Their other favourites include a two-year-old male German shepherd named Faro, whose father is a world champion, and a two-and-a-half-year-old dachshund called Daku, who was imported from England at seven months.

The brothers usually breed their female pedigrees a maximum of two or three times before having them spayed.

There is a complicated science to breeding prize-winning dogs, they say, and it takes years of dedication and studying to master just the basics.

When buying a dog, they demand to see the genetic information of its parents, grandparents, great-grandparents, and great-great-grandparents.

This gives them the best idea of whether the breeding line will be susceptible to career-ending problems such as hip dysplasia - which is the most common - and eye abnormalities.

With their German shepherd, for example, they consult a 446-page anatomy book that shows the ideal angles of the all the dog's bones.

"If you follow the guides properly," says Mohan, "you can avoid any health problems. It is when people do not do the breeding right, like in puppy mills, where they just let all the dogs mate, even if they are closely related, that problems happen.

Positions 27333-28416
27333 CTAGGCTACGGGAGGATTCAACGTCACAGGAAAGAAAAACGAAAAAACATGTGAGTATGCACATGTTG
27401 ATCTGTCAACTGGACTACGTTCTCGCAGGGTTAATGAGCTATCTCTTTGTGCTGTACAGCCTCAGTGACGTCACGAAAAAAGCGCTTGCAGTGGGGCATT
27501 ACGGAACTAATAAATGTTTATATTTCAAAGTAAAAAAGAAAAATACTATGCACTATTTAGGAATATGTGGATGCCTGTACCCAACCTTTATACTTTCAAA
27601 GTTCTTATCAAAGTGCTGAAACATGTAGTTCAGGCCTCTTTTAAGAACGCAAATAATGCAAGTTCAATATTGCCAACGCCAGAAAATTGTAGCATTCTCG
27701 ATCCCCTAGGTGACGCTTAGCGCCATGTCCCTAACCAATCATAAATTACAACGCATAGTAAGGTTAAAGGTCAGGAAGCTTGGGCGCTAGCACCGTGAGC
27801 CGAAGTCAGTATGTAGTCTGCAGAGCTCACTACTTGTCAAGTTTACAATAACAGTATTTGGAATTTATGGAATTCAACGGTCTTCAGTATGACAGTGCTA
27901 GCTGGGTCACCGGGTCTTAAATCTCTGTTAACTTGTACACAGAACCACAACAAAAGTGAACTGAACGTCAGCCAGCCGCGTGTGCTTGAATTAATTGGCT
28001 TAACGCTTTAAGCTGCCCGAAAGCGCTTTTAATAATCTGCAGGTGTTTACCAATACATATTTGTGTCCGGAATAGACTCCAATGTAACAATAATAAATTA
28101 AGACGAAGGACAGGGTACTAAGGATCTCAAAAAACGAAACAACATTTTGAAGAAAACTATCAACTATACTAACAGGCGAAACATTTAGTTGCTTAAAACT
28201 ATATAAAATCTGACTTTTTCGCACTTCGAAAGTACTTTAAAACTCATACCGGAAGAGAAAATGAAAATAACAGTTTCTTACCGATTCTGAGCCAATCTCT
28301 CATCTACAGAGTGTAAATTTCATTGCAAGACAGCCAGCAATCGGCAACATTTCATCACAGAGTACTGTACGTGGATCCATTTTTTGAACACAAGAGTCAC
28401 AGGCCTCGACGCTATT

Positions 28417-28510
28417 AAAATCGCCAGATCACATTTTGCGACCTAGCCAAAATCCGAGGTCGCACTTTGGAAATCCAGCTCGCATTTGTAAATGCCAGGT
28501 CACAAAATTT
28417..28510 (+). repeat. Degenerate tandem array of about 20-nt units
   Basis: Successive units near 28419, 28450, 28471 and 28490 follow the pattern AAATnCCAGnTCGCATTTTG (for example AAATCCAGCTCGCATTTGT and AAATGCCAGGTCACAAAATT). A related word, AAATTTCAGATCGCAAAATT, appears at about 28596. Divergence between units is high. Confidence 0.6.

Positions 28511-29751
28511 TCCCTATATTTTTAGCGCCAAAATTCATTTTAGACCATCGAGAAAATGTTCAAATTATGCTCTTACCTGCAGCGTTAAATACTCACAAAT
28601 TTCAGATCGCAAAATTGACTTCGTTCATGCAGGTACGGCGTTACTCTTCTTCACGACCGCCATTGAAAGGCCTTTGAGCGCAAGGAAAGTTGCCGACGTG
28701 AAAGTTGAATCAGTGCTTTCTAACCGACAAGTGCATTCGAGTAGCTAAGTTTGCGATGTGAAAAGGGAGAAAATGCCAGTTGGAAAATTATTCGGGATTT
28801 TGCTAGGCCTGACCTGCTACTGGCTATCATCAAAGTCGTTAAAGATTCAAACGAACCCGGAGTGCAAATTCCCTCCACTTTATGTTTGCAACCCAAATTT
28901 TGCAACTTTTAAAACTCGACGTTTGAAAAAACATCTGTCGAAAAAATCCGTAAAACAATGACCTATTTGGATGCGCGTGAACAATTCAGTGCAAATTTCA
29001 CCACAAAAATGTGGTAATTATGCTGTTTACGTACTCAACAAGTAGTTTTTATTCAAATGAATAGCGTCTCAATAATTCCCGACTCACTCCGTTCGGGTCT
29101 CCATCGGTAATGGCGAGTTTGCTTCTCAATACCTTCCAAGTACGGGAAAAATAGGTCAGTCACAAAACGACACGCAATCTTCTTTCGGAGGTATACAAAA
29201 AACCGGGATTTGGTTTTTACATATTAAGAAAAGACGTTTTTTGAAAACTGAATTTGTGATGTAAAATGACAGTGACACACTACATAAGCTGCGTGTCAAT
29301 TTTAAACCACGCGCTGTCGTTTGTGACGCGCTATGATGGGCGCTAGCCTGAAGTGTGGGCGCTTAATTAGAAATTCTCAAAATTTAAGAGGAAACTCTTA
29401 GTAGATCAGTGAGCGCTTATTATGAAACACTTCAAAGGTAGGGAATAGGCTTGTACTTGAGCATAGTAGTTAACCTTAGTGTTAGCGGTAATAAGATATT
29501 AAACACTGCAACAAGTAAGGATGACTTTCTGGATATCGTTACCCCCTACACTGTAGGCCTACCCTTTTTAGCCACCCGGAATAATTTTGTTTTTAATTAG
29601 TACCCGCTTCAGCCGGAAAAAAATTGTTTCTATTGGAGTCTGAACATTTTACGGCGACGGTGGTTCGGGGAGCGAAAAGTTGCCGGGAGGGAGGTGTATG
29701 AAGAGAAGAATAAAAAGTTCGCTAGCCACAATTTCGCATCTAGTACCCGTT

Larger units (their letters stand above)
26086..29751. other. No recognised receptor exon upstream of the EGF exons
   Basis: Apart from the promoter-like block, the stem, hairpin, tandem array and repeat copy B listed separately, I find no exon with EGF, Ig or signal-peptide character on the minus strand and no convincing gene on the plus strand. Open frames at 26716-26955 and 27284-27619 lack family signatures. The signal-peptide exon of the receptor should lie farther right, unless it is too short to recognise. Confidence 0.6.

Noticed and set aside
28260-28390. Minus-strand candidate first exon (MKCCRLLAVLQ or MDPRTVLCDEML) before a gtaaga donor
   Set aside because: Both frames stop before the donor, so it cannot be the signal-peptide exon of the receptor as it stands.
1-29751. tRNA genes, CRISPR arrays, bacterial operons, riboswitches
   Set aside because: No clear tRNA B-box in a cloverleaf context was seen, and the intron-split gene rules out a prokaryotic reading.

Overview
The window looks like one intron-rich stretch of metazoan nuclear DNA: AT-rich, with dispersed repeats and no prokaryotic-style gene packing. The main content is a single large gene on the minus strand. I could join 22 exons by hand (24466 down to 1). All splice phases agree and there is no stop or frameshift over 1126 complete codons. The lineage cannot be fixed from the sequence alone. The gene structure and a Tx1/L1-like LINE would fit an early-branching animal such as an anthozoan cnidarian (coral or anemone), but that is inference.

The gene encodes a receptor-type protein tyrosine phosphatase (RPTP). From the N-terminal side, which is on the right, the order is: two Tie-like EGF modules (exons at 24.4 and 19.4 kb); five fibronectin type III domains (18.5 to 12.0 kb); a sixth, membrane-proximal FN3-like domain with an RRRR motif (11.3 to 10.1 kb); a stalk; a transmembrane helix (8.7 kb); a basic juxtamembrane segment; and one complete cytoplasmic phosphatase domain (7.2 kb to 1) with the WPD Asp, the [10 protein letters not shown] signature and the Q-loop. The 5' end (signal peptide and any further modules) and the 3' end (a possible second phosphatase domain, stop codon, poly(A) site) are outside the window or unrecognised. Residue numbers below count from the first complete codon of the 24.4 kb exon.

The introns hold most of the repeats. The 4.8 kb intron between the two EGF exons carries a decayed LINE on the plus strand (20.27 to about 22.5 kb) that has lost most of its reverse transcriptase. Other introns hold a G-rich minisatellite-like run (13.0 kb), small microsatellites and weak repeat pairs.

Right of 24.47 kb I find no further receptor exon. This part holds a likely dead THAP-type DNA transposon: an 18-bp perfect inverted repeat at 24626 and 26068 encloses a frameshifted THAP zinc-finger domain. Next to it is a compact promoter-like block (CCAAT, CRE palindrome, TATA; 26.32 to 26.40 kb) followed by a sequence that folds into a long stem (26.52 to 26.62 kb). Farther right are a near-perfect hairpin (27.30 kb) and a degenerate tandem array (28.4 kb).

"Proper breeders are totally against this."

The Kennel Club banned interbreeding - mother-son, brother-sister, or father-daughter - in 2009, barring anyone from registering the puppies of such a match.

This interfamily breeding was common when breeders wanted to exaggerate certain characteristics such as a flat face or small head, but it left some of the breeds with long-term health problems.

The Kennel Club website, based in the UK, now prints Breed Watch information for breeders to check any particular points of concern regarding a breed. For the German Shepherd, for example, it lists "weak hindquarters associated with excessive turn of stifle, cow hocks and sickle hocks."

Dharani says the problem with this breed, which is his favourite, is the show dogs have been bred to an anatomical standard too far removed from their natural working dog peers.

"The ideal thing was to have very low back end, a sort of curve, so breeders aimed for this, but it is different to the normal, working dog anatomy. But now they have identified that this is causing problems so the show dogs need to be bred with working dogs to bring them more in line. The Kennel Club is trying to save the dog and educate the people.

"We would never want to harm a dog or breed an unhealthy dog. Our dogs are treated like kings."